Gov. Ralph Northam announced Tuesday $5.89 million in Virginia Land Conservation Foundation grants to be awarded to private land trusts, local governments and state agencies. The projects included acquisition and preservation of a total of 17,000 acres across most regions of the state.
Wilderness Road received one of the four largest of Tuesday’s grants – a $500,000 parks and open space grant to acquire 242 acres. The land will help connect the park with the Chadwell Gap Trail in Cumberland Gap National Historical Park, which was a priority in Wilderness Road’s 2014 master plan update.
The grant also will help with environmental education, wildlife viewing and cultural history opportunities.
“These 17,000 acres of newly conserved lands will generate tremendous benefits for the commonwealth,” Northam said in Tuesday’s announcement. “We are protecting our precious natural resources, building resilience to climate change and ensuring Virginia remains a great place to live, work and visit.”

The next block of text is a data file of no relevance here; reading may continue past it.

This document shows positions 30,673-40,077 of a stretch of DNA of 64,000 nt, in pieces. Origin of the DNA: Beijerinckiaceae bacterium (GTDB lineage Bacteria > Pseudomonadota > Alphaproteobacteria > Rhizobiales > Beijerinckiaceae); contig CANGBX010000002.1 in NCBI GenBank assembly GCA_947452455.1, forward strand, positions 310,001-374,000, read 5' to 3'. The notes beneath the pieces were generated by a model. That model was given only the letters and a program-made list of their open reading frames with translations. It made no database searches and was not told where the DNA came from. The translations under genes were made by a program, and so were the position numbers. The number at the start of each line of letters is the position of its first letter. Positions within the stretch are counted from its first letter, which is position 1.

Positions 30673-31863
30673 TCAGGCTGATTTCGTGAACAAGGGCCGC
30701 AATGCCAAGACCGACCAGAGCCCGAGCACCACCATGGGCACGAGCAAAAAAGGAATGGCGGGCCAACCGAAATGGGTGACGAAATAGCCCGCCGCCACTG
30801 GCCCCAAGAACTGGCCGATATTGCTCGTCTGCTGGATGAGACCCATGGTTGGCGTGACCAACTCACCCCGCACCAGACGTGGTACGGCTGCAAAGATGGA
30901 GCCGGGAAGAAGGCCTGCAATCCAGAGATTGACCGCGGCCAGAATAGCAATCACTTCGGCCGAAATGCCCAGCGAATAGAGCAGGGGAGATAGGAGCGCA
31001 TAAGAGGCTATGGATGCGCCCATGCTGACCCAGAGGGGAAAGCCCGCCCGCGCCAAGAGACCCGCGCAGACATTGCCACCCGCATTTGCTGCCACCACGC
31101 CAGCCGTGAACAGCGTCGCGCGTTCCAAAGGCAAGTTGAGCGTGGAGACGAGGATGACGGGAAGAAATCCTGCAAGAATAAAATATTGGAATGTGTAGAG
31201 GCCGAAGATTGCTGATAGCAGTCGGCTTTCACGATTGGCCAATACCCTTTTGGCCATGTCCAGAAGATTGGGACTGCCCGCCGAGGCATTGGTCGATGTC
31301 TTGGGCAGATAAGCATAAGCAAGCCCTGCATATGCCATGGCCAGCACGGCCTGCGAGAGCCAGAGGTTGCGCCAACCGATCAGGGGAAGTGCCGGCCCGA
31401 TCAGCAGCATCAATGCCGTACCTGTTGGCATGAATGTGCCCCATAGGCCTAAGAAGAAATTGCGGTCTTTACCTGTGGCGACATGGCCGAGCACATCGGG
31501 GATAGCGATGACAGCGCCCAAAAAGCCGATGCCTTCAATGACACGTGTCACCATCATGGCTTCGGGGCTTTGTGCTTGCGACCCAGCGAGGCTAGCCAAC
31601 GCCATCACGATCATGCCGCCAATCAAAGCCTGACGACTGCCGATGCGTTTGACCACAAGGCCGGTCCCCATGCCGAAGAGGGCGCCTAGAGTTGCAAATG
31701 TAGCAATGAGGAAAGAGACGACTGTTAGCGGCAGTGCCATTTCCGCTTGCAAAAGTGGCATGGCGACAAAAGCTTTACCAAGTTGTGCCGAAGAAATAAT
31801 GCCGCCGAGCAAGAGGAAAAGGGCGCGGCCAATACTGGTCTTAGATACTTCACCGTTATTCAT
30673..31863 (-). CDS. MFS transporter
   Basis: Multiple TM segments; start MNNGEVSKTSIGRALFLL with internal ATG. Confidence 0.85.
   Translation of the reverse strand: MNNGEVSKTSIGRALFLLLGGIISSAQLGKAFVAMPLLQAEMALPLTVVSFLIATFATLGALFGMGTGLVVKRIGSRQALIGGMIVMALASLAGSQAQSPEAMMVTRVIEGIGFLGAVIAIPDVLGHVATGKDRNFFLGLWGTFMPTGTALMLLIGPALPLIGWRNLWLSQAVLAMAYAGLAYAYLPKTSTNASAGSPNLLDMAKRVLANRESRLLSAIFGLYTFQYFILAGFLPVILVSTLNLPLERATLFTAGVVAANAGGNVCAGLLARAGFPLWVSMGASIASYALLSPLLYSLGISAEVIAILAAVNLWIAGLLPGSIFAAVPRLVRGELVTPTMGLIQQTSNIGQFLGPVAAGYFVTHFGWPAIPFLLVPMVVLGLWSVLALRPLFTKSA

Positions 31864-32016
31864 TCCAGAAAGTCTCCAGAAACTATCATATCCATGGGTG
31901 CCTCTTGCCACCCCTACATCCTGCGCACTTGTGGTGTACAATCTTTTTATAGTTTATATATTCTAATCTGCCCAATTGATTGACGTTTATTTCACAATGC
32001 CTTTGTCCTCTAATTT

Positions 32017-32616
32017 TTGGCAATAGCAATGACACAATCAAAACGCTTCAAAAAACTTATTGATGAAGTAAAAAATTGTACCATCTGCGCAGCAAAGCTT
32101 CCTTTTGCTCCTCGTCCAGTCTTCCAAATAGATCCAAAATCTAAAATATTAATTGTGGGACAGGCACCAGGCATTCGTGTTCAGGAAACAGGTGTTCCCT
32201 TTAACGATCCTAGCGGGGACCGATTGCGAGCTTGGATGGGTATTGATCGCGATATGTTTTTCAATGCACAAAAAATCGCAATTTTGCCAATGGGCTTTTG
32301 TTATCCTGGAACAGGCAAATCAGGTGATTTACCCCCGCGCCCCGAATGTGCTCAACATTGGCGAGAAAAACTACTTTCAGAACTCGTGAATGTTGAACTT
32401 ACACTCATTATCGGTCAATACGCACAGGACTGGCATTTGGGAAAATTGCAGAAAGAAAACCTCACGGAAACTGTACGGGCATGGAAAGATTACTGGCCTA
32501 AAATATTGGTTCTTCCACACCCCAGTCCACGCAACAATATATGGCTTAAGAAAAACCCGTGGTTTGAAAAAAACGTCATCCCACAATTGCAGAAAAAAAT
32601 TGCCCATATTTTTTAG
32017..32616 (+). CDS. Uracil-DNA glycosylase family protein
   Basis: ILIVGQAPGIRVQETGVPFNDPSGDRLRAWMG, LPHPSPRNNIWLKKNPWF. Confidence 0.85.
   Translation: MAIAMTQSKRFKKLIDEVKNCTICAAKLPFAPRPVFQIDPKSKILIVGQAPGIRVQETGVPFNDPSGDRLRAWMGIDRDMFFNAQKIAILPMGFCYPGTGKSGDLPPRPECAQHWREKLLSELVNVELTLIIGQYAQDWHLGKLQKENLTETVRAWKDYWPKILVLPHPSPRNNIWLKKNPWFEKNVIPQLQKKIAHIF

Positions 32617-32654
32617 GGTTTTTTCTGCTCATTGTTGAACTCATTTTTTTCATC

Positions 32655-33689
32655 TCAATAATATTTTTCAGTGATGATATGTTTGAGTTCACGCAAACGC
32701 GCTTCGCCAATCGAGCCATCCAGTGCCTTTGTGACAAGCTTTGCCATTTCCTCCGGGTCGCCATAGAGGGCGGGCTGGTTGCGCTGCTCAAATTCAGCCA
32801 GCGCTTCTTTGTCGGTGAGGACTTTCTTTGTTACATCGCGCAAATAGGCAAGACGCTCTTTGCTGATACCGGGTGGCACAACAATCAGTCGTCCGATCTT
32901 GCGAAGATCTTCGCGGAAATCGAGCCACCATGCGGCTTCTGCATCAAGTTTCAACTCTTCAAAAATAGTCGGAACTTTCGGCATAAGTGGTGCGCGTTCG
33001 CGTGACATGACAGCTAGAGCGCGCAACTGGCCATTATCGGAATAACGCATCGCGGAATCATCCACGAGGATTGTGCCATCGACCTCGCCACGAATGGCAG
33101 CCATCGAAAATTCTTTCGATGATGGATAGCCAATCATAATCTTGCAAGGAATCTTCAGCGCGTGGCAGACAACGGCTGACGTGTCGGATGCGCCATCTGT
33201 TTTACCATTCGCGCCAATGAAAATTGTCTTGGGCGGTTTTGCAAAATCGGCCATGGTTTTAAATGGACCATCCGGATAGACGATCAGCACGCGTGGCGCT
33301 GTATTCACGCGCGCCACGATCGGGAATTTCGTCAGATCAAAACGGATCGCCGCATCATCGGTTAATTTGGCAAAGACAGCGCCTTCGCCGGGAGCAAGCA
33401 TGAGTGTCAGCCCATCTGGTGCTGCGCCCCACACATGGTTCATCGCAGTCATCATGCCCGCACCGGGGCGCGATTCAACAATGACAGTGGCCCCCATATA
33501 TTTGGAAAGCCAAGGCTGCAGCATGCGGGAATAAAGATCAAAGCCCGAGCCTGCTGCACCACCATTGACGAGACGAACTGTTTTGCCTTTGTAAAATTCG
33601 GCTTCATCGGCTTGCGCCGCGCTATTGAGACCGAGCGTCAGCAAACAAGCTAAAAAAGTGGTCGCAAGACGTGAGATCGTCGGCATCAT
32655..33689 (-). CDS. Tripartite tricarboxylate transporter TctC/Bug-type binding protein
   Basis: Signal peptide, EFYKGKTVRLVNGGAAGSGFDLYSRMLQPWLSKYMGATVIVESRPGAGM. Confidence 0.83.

Grant applications were reviewed and scored by an interagency workgroup that recommended projects to the board, which approved the awards on Nov. 22. Administrative support for the VLCF is provided by the Virginia Department of Conservation and Recreation.
The VLCF board is composed of 19 members appointed by the governor, the Senate Committee on Rules and the speaker of the House of Delegates. The board includes the secretary of Natural Resources, who serves as chair, and the secretary of Agriculture and Forestry.
“These grants will help protect biodiversity, farms and forests, open space and cultural and historic resources,” said Secretary of Natural Resources Matthew J. Strickler. “By incorporating our cutting-edge ConserveVirginia initiative into the VLCF grant-making process, we are ensuring our limited resources go to protecting the commonwealth’s most valuable and beautiful lands.”